The third panel on An emerging European Memory Culture? Europe between transnational memory and addressing its colonial legacy

focused on the complexity of memory politics in contemporary Europe: On the one hand, the European Union has embarked on an attempt to popularize a European Memory that could serve as the political-cultural basis for the European integration project. On the other hand, many EU member states still struggle with coming to terms with their collective experience of the 20th Century also with a view to the widely neglected commemoration of Europe’s colonial past. The first speaker was Prof. Carles Fernandez Torne from Ramon Llull University who presented on issues of transitional justice and the legacies of colonialism. He considered how democracies in the global north have started to address the legacies of colonial historical injustices, by using the transitional justice framework they have been promoting over the last decades in the global south. For Torne, long-established democracies seek democratic consolidation by addressing past injustices associated with their own colonial history.

Then, Prof. Peo Hansen (Linköping University, Sweden) spoke to what he interprets as the “European Union’s Colonial Amnesia”. He argues that the birth of post-war European integration was historically associated with and shaped by colonialism. Based on this finding, Prof. Hansen suggested a link between this historic amnesia and the problematic attempts to democratize the European Union.  The final speaker on the panel was Prof. Birte Wassenberg, from the University of Strasbourg who, in marked contrast to Hansen’s presentation, depicted European memory as a memory of peace that has demonstrated its power for reconciling and re-unifying the European nations. Prof. Wassenberg used the example of European border regions as illustrations of perceptions of a European identity, reconciliation and (tans)regional cooperation.

Day three allowed for a plenary discussion on ThePolitics of Memory and the War in Ukraine;


This plenary was open to public and addressed how and with what political goals history is being mobilized in Russia and Ukraine Russian attack on Ukraine. As a first speaker, Dr. Alina Cherviatsova from Ghent University spoke about the historical Narratives in Russia’s war against Ukraine and the trope of ‘Russian historical lands’ used by the Kremlin. She demonstrated how farback in Soviet history the denial of Ukraine as a legitimate independent country reaches and how this rhetoric has gained in aggressiveness in the wake of the Crimean annexation. Dr. Piotr Oleksy (Poznan University) looked at identity and memory issue in his analysis of Eastern European politics. In his view, the highly emotional and divisive memory politics is meant to divert attention from their greed, ineptitude, institutional weaknesses, as well as corruption, poverty and the criminalization of social life.

In the subsequent presentation, Prof. George Soroka (Harvard University) argued that Russia’s attempts to turn the past into a tool of foreign policy significantly predate the current conflict. For him, the current political rhetoric promulgated by Putin and the Kremlin is not only highly instrumental, but also a natural outgrowth of other mnemonic practices and narratives that have been growing throughout Russian in recent years. He described Russian President Putin’s shift to a political narrative stressing civilizational contestation between Russia and the West as central to the current propaganda war. As a final speaker of this plenary, Prof. Serhy Yekelchyk (University of Victoria) drew the audience’s (ca 80 attendees)  attention to the fact that the Soviet legacy separating the historical memory in present-day Ukraine from the one cultivated in Russia date back to the prevailing attitudes to Stalin’s rule in both countries. In this perspective, he provided a longue durée perspective of the divergence between Ukraine and Russia based on the contrasting interpretation and political use of history.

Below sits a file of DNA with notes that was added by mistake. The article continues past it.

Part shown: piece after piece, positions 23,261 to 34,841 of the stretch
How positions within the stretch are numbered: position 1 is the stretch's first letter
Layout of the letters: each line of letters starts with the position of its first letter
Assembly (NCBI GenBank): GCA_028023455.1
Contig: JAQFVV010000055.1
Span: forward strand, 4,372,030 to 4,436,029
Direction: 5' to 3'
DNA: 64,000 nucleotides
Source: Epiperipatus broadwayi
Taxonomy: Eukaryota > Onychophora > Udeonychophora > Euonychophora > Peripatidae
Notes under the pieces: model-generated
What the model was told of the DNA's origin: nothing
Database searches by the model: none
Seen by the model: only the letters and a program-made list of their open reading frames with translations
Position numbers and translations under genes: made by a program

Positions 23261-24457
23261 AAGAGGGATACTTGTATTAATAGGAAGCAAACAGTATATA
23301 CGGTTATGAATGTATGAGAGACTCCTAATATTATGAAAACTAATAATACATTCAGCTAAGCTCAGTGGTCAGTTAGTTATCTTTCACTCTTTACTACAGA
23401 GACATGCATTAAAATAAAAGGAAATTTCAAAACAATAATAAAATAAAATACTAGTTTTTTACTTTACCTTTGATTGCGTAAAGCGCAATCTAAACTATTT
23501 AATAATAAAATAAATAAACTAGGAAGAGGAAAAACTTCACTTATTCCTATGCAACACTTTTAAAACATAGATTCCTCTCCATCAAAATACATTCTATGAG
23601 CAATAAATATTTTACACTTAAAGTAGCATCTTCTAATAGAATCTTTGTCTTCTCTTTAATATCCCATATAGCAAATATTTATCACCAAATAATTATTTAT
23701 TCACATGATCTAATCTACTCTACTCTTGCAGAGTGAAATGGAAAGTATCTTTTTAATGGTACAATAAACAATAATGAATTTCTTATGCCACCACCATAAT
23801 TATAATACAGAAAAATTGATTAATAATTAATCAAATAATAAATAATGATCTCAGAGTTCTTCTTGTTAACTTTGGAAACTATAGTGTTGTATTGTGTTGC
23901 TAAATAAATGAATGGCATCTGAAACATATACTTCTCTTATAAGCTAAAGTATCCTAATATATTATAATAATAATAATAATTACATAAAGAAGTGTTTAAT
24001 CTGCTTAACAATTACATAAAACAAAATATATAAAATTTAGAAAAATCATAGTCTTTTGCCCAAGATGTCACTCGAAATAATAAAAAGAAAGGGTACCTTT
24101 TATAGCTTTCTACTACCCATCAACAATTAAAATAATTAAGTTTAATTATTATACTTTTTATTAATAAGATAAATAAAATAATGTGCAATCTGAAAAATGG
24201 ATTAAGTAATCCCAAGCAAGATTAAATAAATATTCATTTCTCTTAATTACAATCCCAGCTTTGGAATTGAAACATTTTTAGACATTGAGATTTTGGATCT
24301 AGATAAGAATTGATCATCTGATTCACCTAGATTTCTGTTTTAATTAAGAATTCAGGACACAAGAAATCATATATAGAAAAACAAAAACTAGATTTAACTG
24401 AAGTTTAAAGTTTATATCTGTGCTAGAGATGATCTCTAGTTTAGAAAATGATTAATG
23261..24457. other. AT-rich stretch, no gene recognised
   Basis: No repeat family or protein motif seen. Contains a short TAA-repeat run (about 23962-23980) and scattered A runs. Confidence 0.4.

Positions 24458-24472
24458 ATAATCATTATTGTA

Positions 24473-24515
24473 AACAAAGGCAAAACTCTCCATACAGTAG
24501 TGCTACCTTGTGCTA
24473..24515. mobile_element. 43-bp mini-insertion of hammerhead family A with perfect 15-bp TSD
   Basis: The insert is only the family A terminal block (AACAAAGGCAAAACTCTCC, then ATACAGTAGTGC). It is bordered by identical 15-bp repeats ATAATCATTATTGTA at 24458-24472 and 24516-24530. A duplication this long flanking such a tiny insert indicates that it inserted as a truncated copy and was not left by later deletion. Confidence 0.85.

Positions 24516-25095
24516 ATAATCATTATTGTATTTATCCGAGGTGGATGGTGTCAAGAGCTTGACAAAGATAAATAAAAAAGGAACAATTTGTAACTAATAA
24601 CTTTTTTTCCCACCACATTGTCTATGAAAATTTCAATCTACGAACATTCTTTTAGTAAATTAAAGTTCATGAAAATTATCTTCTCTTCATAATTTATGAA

During the conference selected senior scholars were filmed during an interviews  series with Beate Schmidtke (EUCAnet Co-Lead, Manager) and Levi Glass (Videographer) focusing on two questions: “How is memory politics connected with issues of democracy and social inclusion” and “Why is there a renewal interest in the history of the 20th century as a tool for politics”.


Day three allowed also for a social outing with the conference participants from outside of Victoria.

Thank you for participating and a special thank you to our helpers at the University of Victoria 


Jodie Walsh (CFGS Operations Director), Amanda Merritt (CFGS Events and Administrative Assistant), Rowan Salverda (CFGS Communications Assistant), Sophie Bruckel (MA Student), Alissa Schmidtke (BA Student), Sebastien Leroy (BA Student), Janine Wulz (Phd Candidate), Fazila Mat (PhD Candidate)






For more see the future video clips on our EUCAnet YouTube chanel or explore the readings:

Reading List